PM: To be able to understand and engage with different ideologies and that I constantly study. I also love the participation and exposure.

AM: If you’d have to explain debating to a complete “outsider” in just six words. Which would you use?
RP: Life changing, impactful, purposeful.
PM: Something they won’t regret and will see continuously growing in themselves.

AM: Lastly: What is the most striking experience you’ve had so far at worlds?
Both: The cold weather.

Tyler Whitney and Lemuel Daher ©Helena Hecke

Tyler Whitney and Lemuel Daher – © Helena Hecke

Tyler Whitney and Lemuel Daher, Northwest University Kirkland – USA

AM: At which University are you debating?
TW: We’re at the Northwest University in Kirkland, which is basically Seattle.

AM: How many years have you debated so far and to how many tournaments did you go to?
TW: I’ve debated for three years.
LD: I debated for three and a half years so far.
TW: We go to around seven tournaments per semester, so we’ve been at about 30 tournaments so far.

AM: Did you break at some of the tournaments?
TW: Yes. We broke at about four of the tournaments.

AM: Have you been at Worlds before?
LD: It’s the first Worlds for both of us.

AM: Why did you start debating in the first place?
TW: I enjoy discussions and critical avocation. Also I always loved to read. So debating just was a natural fit in order to learn stuff.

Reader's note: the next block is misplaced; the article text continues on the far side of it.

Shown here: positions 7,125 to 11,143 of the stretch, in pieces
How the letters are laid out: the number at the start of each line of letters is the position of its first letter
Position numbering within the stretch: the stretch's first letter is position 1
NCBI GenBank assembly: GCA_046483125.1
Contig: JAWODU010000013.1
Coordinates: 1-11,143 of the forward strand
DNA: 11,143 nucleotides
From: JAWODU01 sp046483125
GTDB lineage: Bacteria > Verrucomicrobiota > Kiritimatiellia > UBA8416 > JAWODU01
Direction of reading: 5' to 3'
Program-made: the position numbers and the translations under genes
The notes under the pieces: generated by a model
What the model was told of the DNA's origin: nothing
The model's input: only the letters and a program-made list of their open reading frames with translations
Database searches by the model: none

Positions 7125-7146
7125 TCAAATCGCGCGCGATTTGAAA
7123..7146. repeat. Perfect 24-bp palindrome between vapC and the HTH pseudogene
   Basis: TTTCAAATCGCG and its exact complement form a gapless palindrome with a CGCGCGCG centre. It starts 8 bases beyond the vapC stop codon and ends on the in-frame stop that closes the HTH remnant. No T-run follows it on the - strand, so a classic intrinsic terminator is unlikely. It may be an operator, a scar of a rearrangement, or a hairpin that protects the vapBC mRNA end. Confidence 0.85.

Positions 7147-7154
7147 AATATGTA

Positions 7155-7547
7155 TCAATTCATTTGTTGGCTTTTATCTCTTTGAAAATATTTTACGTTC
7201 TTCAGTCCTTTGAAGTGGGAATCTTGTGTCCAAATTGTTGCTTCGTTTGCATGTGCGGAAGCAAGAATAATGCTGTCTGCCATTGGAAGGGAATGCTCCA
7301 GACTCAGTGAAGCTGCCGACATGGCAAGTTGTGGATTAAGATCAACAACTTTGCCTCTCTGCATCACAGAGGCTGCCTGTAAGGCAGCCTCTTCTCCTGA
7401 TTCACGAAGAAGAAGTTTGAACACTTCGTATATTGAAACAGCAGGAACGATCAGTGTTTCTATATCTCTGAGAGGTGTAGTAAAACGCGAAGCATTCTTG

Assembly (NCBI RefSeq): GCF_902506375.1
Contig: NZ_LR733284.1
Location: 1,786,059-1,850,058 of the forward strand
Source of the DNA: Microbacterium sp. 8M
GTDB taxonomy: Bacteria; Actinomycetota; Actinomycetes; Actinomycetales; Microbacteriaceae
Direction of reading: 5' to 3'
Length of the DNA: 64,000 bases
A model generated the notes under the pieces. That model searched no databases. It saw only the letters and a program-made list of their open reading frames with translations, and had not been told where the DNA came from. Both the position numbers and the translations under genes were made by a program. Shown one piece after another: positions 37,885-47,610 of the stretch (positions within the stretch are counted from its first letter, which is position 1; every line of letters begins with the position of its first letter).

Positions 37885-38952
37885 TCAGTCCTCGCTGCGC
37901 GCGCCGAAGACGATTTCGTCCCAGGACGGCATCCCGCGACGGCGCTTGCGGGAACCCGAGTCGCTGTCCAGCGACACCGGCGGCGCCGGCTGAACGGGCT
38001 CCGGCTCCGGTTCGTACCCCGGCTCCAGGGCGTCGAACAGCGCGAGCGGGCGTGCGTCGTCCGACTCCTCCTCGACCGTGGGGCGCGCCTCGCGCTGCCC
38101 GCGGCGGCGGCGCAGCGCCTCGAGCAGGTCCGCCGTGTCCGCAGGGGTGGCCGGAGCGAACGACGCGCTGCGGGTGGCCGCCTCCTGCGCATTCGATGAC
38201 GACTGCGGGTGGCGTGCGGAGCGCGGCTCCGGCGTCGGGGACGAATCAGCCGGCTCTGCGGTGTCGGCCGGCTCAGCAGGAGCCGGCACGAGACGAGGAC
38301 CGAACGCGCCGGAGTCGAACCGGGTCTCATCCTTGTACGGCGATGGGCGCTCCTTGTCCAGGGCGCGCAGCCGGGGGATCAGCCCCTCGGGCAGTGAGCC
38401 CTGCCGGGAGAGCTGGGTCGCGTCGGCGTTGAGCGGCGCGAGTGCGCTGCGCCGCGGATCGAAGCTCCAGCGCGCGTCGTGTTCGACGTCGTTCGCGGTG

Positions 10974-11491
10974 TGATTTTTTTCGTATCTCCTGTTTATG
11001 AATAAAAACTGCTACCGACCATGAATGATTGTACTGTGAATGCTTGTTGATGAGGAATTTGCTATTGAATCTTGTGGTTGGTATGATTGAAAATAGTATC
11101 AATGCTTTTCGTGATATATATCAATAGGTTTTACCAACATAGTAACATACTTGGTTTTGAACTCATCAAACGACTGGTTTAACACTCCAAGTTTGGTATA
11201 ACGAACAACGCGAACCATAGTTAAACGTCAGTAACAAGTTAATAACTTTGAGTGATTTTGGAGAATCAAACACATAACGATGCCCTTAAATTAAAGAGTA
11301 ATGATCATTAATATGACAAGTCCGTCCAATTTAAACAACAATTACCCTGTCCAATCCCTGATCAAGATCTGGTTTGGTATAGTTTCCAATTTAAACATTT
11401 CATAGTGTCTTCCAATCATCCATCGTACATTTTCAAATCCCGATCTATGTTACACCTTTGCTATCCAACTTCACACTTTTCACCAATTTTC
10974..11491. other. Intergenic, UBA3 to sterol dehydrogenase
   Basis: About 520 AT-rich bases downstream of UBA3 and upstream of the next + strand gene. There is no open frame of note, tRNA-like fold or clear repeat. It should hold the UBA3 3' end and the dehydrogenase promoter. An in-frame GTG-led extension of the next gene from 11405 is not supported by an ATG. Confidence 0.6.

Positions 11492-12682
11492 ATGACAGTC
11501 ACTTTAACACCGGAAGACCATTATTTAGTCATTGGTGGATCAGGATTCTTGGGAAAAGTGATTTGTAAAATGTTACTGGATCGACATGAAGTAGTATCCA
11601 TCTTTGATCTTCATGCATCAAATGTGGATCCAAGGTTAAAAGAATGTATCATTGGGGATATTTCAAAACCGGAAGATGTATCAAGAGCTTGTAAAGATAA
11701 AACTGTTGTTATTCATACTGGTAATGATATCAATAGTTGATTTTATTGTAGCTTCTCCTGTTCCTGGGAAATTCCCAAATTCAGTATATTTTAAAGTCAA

LD: I do my major in communications and my parents are professors and they recommended debating to me in order to help improve my speaking style and other professors agreed.

AM: So why did you continue to debate?
LD: Mainly the community on the team and the friends I made. Also I’m an Canadian citizen. So debating is a chance for me to see other states.
TW: I enjoy the familiar aspect and the travelling. I get to see many new places.

AM: How many tournaments are happening in your circuit and what do they look like?
TW: Our circuit is mainly the West Coast up to Canada and we’re debating in BP mostly.
LD: They consist of 60 teams normally, sometimes a little smaller. In our circuit, which is mainly British Columbia and Washington, there are 6 to 9 and we twice go outside and to the nationals and worlds. Also we host one.

AM: How do your tournaments differ from worlds?
TW: It’s significantly less international. Canadians are the most international exposure we get.
LD: Apart from that it doesn’t differ that much.

AM: How would you describe debating to an “outsider” in just six words?
LD: Challenging and pushing yourself to conclusions.
TW: Engaging in the important discussions of the day.

AM: What’s your impression of Worlds so far?
TW: Meeting people we’ve never imagined to meet otherwise is very exciting. Also to get to know people who’re all relatable.
LD: There are a lot of new experiences. The scale is impressive and I was not prepared for so many people being there. The infrastructure of the tournament and how much effort went into everything is really impressive. I’m not a big fan of the housing arrangements though.

hh./lok.